Christmas is almost over, even as holiday lights cast a properly cheerful air in the neighborhood. “Proper” is the operative term; after all this is a neighborhood that takes comfort in conformity when it comes to exterior paint colors. Bright colors, especially yellows, easily cause an Orwellian fit among many neighbors, leading them to summon the colors police in order to make sure the bright colors you have in mind stay in your mind.
Okay, I can’t spoil the season with my colors issue. After all, the generosity of the homeowners association’s Architectural Committee has allowed us to paint a “sundried tomato” trim on a golden brown palette that’s subdued enough to pass their harmony test. The house actually looks delightful now, especially with the holiday decor of purple, red, and cobalt blue spheres we hung on our porch.
Kids made our Christmas merry today, even if they seemed to have had only a flitting interest in the presents we had wrapped for them. They had more fun playing with the Roomba than with the toys they got. The three year old was a hard taskmaster. “Clean up!” he ordered the vacuum cleaner that obliged to be a toy for a day.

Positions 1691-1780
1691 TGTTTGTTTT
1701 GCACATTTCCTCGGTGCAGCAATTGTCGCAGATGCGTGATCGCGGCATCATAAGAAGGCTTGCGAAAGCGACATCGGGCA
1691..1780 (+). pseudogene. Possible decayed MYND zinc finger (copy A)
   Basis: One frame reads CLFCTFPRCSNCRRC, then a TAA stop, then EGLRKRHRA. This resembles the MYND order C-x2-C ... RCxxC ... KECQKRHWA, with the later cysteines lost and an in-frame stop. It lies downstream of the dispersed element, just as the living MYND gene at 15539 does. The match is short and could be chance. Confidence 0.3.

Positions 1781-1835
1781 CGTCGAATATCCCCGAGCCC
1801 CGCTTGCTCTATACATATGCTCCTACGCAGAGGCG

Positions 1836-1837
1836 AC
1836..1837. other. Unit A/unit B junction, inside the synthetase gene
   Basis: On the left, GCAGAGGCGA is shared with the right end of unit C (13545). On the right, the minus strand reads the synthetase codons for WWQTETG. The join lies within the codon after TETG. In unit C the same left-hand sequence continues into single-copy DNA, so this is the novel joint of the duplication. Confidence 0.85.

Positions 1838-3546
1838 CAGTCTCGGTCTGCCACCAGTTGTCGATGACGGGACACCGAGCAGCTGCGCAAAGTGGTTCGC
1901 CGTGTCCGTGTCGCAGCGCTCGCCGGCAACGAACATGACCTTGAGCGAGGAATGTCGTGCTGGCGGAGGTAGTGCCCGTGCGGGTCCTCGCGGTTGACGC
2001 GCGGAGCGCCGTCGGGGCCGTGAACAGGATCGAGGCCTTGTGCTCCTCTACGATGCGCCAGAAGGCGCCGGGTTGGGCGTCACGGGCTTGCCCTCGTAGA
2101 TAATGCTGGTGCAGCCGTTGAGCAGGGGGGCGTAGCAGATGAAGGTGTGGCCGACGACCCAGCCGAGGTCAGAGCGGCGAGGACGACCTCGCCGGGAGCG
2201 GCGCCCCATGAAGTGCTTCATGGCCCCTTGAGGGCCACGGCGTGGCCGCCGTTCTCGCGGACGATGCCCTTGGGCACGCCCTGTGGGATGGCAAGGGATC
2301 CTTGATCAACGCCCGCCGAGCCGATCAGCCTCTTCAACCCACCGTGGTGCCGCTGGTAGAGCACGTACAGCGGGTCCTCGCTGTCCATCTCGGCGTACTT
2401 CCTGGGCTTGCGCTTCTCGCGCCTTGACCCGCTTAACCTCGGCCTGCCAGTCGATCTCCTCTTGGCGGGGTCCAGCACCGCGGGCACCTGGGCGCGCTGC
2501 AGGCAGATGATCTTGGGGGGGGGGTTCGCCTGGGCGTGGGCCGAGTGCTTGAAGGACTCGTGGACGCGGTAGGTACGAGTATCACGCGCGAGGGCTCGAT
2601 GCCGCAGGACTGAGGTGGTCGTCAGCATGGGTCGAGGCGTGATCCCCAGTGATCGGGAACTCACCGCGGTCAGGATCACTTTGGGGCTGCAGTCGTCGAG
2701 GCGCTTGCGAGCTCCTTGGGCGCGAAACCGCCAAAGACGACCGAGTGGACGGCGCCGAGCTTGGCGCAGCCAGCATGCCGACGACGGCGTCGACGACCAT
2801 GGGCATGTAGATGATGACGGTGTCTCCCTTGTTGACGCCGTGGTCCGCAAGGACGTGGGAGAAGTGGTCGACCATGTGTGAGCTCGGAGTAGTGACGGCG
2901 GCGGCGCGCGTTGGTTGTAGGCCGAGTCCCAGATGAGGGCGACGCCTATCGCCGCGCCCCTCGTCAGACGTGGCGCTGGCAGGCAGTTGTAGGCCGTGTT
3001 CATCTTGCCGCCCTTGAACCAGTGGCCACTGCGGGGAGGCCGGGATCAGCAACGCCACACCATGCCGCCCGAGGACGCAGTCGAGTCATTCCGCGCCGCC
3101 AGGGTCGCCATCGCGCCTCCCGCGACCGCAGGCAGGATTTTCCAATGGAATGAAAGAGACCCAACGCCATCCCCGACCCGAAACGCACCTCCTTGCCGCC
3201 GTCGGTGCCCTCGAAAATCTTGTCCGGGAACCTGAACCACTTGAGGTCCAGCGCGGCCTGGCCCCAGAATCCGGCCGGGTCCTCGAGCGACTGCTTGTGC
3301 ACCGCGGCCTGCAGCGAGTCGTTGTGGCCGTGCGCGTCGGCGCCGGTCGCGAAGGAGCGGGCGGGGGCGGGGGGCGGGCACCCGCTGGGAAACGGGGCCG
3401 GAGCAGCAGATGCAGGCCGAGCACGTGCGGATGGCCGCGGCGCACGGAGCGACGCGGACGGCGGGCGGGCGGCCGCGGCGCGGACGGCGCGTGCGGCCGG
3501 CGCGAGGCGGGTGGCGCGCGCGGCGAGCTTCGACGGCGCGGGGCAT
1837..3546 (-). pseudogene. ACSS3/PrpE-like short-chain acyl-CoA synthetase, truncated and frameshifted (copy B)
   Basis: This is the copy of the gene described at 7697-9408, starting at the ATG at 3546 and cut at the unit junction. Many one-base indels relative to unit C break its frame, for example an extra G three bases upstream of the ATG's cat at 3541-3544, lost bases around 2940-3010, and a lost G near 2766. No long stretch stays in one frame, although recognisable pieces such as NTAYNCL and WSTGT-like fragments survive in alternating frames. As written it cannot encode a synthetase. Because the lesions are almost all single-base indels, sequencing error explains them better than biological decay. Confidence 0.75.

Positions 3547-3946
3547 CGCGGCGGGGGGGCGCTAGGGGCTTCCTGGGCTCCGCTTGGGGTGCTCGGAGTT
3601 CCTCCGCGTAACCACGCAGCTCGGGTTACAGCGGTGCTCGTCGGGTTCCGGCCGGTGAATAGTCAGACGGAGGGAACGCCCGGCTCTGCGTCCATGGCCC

The adults got by without imposing on anyone their sense of generosity. It was liberating to limit carbon footprint to kids this season, even making the store-bought turkey meal taste better than usual. Cleaning up after all guests had left was still a chore, but hey, having some momentary tidiness after the party is over is reward enough.
My nieces called, thanking me profusely for their Nooks. The other day, the nine year old also announced that her dad would have a “real job” after the New Year. She had not been comfortable telling her friends that she had a “stay-at-home dad”. Neither was she so enthused about the fact that her dad’s long awaited job will mean that they will miss him during weekdays. However, she understands at her tender age that compromises and adaptation are key to survival. My niece has a more realistic worldview compared to what many members of the current U.S. Congress have, judging from their reckless stubbornness to stick to their partisan scripts.
I must say I had a beautiful Christmas, filled with hope for an economic and political turnaround where leaders make decisions like sensible adults. There’s optimism that they will focus on win-win solutions, keeping in mind the best interest of their constituents. I hope you had a great holiday too.
Merry Christmas everyone!